Holiday weekends can be brutal. So many obligations and so little time to find little moments of peace. I came home Friday afternoon to 11 messages on our answering machine, all with lovely offers of picnics and various other festivities.
We were long ago committed this weekend and so we just stuck to our original plan. Only it wasn't the traditional Fourth of July plan. Two of my husband's brothers came in to town for the first time in three years. And our friends, the Bests, were back in Bay Village, having lived in New Jersey for the past year.
After a day of too much sun at the pool on Saturday with Hokes too numerous to count, we headed to the Bests to "get it going" as my boys (all four of them) like to say.
The Bests moved into a lovely brick home on the south side of Lake Road, just across the street from what used to be the Sam Sheppard house. (The original clapboard house was torn down in the mid 1990s and replaced with a large stucco home that looks more at home in Arizona than on the southern shores of Lake Erie.) When dusk fell and it was time to head to the fireworks, Dan Best told us he had the perfect spot. Our traditional fireworks festivities involved scads of Hokes amid blankets and coolers at Cahoon Park.
Dan Best halted traffic on Lake Road, a cigar clenched in his mouth, so our clan of kids (mostly boys!) could cross the street and head toward the lake. We cut through the driveway and surprisingly large backyard of what is now a vacant home just west of Huntington Beach. (Apparently the owners dabbled a little into their company's pension funds, put a backhoe into the lake while reinforcing their breakwall and have found themselves in a mess of financial and legal trouble.) As our crew traipsed through the grass I heard the oldest Best boy tell the rest of the crew that the house was empty—and haunted! As we walked between two homes, a motion-activated light clicked on causing some of the younger kids to shriek in terror. "There's no such thing as ghosts," we moms reassured them, looking around to see if the ghost of Marilyn Sheppard was lurking on the 50th anniversary of her brutal murder.
We wound our way, single-file, down a path mowed through knee-high weeds, making hairpin turns as we descended to the beach, constantly counting heads: "Who's got Matty B? Nick, are you holding someone's hand? Patrick and Jake, don't run too far ahead! Dan, did you bring the cooler?"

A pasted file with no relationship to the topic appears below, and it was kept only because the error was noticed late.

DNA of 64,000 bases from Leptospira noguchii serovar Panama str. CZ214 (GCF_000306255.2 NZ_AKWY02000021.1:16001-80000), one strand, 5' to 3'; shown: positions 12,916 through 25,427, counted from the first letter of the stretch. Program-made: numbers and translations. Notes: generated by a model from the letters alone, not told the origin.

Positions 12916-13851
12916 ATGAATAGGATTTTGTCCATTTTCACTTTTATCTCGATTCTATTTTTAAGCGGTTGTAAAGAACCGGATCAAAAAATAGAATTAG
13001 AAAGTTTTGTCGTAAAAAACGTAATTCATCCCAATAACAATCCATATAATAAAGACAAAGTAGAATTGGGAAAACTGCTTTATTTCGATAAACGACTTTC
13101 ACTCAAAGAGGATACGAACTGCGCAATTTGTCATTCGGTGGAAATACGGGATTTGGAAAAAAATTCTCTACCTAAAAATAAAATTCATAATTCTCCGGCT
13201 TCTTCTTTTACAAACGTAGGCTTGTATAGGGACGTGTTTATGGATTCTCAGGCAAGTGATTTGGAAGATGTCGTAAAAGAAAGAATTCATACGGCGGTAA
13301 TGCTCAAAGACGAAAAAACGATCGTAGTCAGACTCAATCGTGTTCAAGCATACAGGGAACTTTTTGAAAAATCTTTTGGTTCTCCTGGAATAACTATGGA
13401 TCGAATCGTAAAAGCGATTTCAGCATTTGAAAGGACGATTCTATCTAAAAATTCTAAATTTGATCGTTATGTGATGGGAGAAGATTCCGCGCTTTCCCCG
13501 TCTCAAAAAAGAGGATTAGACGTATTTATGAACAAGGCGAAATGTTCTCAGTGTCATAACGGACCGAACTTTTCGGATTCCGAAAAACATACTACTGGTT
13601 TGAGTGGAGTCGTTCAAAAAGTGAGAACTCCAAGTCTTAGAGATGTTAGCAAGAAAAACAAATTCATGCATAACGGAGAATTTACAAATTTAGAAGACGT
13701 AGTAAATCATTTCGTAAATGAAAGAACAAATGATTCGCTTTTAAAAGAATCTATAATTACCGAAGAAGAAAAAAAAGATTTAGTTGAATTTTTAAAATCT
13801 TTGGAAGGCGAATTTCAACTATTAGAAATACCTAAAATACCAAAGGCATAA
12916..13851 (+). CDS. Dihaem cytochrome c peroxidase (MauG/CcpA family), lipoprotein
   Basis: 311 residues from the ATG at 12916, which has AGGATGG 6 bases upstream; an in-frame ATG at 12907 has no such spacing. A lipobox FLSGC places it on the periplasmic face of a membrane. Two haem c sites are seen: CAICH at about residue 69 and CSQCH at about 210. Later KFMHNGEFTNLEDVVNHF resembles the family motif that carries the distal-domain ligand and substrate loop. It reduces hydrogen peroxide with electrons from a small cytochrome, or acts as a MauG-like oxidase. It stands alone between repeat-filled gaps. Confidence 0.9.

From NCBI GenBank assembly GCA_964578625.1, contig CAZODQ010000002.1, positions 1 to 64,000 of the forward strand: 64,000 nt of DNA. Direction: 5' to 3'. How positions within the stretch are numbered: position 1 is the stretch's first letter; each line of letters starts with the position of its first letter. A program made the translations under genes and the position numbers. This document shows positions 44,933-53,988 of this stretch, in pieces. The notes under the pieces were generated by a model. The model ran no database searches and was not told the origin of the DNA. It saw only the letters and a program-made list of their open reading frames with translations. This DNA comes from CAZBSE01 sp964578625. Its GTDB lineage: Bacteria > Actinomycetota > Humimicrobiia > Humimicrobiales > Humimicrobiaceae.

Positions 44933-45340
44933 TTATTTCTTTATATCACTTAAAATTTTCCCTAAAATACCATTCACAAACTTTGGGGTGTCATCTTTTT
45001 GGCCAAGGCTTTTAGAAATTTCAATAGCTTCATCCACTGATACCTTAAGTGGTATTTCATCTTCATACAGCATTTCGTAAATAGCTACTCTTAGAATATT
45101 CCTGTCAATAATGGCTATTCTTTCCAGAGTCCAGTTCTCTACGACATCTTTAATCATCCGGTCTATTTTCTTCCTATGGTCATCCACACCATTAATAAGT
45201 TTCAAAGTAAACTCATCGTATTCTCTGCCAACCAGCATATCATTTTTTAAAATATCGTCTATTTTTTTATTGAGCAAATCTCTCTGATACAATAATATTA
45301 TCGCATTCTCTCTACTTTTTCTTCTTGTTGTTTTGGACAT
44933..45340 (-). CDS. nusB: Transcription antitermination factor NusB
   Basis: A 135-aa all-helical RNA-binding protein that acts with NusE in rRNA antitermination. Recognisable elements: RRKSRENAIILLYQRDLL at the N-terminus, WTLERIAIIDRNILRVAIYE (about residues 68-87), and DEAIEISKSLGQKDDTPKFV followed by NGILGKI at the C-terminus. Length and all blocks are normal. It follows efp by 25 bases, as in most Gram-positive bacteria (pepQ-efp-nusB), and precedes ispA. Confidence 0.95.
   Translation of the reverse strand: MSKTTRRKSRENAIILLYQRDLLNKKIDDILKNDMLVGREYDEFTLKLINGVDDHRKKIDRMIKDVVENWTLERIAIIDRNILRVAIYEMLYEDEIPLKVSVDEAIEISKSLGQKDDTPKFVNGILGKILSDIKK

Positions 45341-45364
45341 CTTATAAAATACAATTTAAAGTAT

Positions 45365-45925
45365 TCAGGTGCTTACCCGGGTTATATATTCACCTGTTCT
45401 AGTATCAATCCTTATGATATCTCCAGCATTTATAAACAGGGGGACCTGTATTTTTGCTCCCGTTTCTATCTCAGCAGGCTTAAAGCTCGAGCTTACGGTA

Once we were down on the beach, we spread our blankets and kicked off our shoes to enjoy the display. I was glad for the darkness, because I was able to sit in my spot and take in the beach at night, which is one of my favorite places.
There was a small-craft advisory during the day, so the foot-high waves were rolling in pretty fast. Although the rocking may incite nausea in a boat on the lake, the sound on the shore is mesmerizing. I would sleep so well if I knew I could fall asleep to that sound every night. To the east the orange lights of downtown spread across the horizon like a large ocean liner. And bobbing along the lake were the lights of dozens of small boats, anchored to watch the fireworks display.
Huntington Beach rests at the bottom of tall cliffs, filled with large trees and overgrown shrubs and weeds. But in the darkness that filled the sky we were treated to the twinkling display of fireflies amid the darkness and greenery. The phosphorescent glow looked like a million stars in the sky and gave the little ones a rare treat.
Of course Dan was right. It was a great spot to watch the fireworks display since they were shot out over the lake. The kids lined up on the giant sandstone rocks that form a makeshift pier and watched in quiet delight.
In the end, that's where I found my peace amid this hectic weekend, in the quiet darkness of the beach, with the rolling sound of the waves, the twinkling lights and fireflies and the colorful bursts of fireworks. After a few moments, my husband turned my way and said, "How you doing back there?" Just taking it all in...